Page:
Positive Natural Selection. If the blue allele was eliminated via genetic drift in the previous step, introduce a single or a few blue alleles. Explain that the blue phenotype confers an advantage over the green and orange phenotypes (e.g., a novel predator has entered the environment and cannot detect individuals with the blue horn). Individuals with the AB allele will survive and reproduce at higher rates than those without it. To demonstrate this advantage, do not allow any individuals with the blue allele to be removed during the genetic-drift portion of a generation. Conduct three to five rounds of mating without removing any individuals with the AB allele. If an individual with the AB allele is in the genetic-drift removal pool, move further down the random number list until 20 nonblue individuals are removed. Because the AB allele is dominant to both AG and AO, the frequency of genotypes with the AB allele will increase quickly. At first, the AB allele will exist mostly in the heterozygous state. Homozygous genotypes may begin to appear in the second generation and will increase in frequency moving forward.

Purifying Selection against the Homozygous Recessive Orange Phenotype. Assume that the AOAO genotype, the orange phenotype, confers a lethal disadvantage (e.g., cannot survive lower temperatures). Because AO is recessive to both AG and AB, only homozygous AOAO individuals will express the orange phenotype. To reflect this disadvantage, remove all AOAO individuals from each generation and then allow genetic drift to randomly remove individuals until the population size is 20.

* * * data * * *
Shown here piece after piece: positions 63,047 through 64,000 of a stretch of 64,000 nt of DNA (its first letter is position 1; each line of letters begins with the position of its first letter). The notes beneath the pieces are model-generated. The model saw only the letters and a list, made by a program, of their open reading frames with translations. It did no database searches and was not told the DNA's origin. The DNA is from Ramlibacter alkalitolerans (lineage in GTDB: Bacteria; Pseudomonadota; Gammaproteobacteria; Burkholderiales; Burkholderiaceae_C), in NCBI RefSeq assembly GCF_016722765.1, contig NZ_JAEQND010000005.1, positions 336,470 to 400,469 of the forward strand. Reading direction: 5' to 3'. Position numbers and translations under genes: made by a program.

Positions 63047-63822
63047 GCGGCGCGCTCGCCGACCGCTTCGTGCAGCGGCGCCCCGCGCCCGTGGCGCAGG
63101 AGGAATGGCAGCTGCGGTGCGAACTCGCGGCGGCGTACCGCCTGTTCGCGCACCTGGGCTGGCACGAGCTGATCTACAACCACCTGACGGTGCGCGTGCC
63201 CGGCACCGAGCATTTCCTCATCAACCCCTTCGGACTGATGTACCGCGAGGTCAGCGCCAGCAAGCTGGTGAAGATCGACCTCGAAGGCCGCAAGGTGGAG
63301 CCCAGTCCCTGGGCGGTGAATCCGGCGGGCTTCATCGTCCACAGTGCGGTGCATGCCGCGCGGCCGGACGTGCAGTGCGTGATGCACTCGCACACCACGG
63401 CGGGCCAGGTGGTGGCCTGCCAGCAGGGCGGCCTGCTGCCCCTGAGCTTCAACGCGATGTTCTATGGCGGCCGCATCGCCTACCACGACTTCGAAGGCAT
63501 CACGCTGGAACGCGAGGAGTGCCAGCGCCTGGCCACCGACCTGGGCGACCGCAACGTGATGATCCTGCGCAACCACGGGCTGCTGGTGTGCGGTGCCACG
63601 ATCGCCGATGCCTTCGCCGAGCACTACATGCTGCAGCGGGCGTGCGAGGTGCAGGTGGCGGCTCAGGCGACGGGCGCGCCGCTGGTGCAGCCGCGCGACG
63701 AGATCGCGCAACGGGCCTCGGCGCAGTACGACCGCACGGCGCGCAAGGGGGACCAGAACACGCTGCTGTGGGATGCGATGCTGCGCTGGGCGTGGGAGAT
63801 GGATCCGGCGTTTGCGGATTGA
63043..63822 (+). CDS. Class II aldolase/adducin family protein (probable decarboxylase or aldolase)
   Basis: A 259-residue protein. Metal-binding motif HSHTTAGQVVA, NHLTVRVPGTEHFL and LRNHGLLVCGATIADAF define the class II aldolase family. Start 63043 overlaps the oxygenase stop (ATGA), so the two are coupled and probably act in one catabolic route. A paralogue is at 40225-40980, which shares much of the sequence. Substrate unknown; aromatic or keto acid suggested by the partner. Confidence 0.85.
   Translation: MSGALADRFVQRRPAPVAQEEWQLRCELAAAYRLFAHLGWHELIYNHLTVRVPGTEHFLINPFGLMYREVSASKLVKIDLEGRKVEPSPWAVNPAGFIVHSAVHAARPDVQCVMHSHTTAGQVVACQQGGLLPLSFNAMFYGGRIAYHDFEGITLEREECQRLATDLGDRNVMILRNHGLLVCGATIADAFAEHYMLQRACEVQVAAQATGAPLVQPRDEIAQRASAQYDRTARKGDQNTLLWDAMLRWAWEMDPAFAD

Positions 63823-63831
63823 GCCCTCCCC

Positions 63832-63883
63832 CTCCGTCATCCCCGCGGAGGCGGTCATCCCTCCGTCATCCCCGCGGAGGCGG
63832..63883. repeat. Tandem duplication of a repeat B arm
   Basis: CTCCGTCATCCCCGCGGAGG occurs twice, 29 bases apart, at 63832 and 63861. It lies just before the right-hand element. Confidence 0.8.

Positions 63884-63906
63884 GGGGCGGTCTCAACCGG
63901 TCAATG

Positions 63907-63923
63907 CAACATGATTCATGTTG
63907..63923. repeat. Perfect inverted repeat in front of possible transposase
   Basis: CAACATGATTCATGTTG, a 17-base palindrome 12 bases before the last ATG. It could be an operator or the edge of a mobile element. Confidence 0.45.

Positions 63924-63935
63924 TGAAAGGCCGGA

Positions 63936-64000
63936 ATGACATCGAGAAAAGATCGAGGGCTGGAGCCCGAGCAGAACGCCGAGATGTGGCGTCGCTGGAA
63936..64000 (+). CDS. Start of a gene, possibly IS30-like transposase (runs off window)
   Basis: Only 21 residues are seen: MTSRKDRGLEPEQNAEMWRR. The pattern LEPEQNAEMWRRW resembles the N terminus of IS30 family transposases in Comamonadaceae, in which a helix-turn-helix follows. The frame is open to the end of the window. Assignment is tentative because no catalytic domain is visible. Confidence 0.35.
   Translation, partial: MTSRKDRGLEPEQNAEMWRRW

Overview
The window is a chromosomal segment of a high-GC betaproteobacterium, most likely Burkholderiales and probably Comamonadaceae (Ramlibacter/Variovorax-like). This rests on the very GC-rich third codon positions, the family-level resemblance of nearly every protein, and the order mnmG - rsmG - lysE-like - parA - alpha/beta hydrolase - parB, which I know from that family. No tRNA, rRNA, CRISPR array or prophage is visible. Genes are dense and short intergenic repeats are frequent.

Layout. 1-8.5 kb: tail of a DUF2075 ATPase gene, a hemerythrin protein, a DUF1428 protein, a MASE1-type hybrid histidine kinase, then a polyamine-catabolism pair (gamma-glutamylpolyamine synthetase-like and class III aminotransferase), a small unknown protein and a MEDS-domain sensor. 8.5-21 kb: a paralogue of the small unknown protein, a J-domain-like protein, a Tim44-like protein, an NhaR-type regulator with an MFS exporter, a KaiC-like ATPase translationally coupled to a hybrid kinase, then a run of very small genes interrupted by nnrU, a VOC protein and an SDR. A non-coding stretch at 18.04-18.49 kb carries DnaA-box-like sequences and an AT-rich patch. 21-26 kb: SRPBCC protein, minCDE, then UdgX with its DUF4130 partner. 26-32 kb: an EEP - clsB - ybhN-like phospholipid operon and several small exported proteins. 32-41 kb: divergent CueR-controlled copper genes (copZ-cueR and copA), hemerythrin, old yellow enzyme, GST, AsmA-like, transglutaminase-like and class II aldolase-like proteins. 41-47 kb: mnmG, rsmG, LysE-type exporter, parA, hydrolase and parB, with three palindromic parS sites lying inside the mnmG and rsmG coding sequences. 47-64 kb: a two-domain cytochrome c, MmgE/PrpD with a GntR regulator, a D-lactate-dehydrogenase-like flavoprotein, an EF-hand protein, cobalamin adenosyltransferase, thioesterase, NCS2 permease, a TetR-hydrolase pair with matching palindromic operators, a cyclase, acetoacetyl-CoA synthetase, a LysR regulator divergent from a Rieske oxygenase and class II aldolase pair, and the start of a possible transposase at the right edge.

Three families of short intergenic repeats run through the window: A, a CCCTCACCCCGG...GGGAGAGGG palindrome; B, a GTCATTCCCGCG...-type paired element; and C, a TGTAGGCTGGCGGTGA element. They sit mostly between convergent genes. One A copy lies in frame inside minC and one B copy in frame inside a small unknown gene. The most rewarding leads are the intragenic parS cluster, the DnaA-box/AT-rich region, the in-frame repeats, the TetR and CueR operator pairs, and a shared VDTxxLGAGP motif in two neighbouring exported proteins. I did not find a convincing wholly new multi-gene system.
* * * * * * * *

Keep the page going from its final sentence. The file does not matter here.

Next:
Potential Natural Selection Questions

  1. How would the rate of allele change have differed if the advantageous blue allele was recessive instead of dominant?

    It would have increased in frequency at a slower rate. In fact, it might have gone extinct as a result of genetic drift because heterozygotes would not express its phenotype.

  2. Will the less advantageous or recessive alleles ever disappear from the population? Explain why or why not.

    Perhaps given enough time, but they will persist for a longer period in heterozygotes that do not express the less advantageous phenotype (i.e., carriers).